Chief Sephardi Rabbi Shlomo Amar will be asked to decide this weighty theological question and in the process pass judgment on thousands of members of the messianic stream within Chabad Hassidism who believe that Rabbi Menachem Mendel Schneerson, who passed away in 1994, is the messiah.

This according to the article; I have heard an (unsubstantiated as of yet) rumour that, in fact, Rabbi Amar has ruled against the conversion applicant, and thus, essentially declared meshichist Lubavitch treif. I am curious as to what effect will this have on ChABAD: Is this a recognition that some beliefs are outside the pale, even if the holder of said beliefs has the outer appearance of Orthodox praxis? What effect will this have on the yeshivot that are still er, offering this perspective, either in Israel or the USA?
By the way, speaking of treif, Rubashkin (who is owned by the ChABAD Lubavitch Rubashkin family just to be on topic), has apparently had its teudat kashrut yanked by KAJ (HT to Failedmessiah)

20 thoughts on “More trouble for Lubavitch

  1. Nice hit piece. I guess that “Jewish Bloggers for Responsible Speech Online” Banner under these comments doesn’t apply when writing about Lubavitch.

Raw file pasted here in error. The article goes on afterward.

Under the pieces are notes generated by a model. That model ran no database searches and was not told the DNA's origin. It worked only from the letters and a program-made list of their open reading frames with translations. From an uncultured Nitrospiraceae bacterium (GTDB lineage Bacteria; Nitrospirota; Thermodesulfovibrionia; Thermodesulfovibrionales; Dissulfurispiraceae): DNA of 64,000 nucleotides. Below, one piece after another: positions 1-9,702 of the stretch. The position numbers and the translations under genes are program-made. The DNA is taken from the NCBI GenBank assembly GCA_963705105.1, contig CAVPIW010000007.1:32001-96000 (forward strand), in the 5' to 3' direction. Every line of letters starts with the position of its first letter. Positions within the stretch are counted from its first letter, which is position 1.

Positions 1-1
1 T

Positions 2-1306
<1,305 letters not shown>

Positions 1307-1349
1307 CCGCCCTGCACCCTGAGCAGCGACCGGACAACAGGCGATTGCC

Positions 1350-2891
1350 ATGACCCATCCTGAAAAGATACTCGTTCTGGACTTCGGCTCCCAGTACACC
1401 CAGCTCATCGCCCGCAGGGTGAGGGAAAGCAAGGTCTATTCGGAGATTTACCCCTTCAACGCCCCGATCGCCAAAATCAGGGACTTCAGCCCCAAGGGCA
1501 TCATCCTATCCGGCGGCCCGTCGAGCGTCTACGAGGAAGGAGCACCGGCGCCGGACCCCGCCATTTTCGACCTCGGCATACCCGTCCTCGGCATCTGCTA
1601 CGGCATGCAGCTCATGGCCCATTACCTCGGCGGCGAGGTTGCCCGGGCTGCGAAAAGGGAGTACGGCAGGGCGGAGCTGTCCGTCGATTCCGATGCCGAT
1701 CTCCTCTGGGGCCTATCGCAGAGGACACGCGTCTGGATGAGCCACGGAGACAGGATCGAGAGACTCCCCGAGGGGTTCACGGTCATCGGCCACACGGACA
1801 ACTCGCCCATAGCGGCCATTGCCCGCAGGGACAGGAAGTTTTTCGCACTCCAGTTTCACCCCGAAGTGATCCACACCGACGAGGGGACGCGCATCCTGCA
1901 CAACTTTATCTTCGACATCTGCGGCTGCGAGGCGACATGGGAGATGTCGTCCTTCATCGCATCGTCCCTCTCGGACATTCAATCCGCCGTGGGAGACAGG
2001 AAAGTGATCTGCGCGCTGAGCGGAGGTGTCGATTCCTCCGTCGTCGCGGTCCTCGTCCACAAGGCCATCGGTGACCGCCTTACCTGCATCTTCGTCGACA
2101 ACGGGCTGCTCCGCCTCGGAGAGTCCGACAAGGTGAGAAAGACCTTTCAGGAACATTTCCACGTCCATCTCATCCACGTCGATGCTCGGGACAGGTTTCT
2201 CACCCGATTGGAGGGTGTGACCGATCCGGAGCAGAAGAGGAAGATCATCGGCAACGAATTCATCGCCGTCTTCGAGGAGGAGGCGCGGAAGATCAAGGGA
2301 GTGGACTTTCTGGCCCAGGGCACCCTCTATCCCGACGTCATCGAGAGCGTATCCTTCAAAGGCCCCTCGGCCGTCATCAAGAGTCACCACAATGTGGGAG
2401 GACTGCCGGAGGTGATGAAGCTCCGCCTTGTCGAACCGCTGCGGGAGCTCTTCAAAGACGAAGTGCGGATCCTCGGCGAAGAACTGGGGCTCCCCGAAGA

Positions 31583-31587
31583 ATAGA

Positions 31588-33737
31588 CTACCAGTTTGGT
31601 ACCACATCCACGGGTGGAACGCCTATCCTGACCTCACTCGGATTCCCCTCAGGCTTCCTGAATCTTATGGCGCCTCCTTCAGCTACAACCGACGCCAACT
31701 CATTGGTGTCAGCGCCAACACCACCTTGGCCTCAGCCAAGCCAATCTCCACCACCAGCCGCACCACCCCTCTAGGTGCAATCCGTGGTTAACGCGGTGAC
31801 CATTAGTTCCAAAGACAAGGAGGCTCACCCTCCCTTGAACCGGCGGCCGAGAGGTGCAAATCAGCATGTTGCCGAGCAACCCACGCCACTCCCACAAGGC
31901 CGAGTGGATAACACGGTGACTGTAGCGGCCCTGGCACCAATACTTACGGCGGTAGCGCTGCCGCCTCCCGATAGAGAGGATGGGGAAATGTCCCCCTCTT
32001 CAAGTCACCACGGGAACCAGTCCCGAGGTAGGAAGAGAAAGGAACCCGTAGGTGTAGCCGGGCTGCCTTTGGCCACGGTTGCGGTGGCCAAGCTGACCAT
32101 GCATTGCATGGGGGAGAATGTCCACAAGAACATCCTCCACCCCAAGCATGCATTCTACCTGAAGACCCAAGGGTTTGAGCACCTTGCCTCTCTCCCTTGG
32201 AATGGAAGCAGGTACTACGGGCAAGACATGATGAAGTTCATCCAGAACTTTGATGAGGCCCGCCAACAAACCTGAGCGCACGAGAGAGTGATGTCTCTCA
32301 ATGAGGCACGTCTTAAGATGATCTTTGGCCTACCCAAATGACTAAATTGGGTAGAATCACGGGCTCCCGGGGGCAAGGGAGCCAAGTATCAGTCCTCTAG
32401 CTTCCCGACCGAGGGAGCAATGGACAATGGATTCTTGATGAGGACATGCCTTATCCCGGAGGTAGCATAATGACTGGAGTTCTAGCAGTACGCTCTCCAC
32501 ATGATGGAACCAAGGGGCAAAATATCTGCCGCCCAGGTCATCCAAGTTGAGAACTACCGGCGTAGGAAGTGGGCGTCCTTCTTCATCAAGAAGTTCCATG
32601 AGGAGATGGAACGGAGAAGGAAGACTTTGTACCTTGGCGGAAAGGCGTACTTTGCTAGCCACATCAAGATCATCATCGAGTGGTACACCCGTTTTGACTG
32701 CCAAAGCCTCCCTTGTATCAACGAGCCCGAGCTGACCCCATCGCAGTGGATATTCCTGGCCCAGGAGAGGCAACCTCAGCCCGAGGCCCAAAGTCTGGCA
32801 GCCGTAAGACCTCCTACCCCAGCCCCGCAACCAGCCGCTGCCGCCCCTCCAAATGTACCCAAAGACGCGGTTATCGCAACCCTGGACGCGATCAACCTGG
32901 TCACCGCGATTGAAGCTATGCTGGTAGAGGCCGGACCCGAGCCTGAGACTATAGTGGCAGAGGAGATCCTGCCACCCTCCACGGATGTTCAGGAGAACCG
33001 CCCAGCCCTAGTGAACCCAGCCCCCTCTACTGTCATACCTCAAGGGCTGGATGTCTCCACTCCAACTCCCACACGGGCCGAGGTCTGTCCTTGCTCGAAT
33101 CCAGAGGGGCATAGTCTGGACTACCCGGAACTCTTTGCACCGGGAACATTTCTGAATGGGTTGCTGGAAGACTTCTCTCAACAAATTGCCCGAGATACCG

2. How the hell did Rubashkin become a Chabad issue?!
    There are hundreds of thousands of people who associate with Chabad or are Chabad etc. The ongoings of one business owned by Chabad aint a Chabad issue dude.
    Either way Rubashkin is supervised by the Orthodox Union – a very unChabad organization.
    There is plenty going-ons in chabad – you dont have manufacture a story like this (despite how failedmessiah may feel).

  3. For better or worse, Aaron Rubashkin and his family are pillars of Chabad. They have been honored many times by major Chabad organizations, including the granddaddy of them all, Colel Chabad, and Aaron’s son Moshe is the president of the Crown Heights Community Council.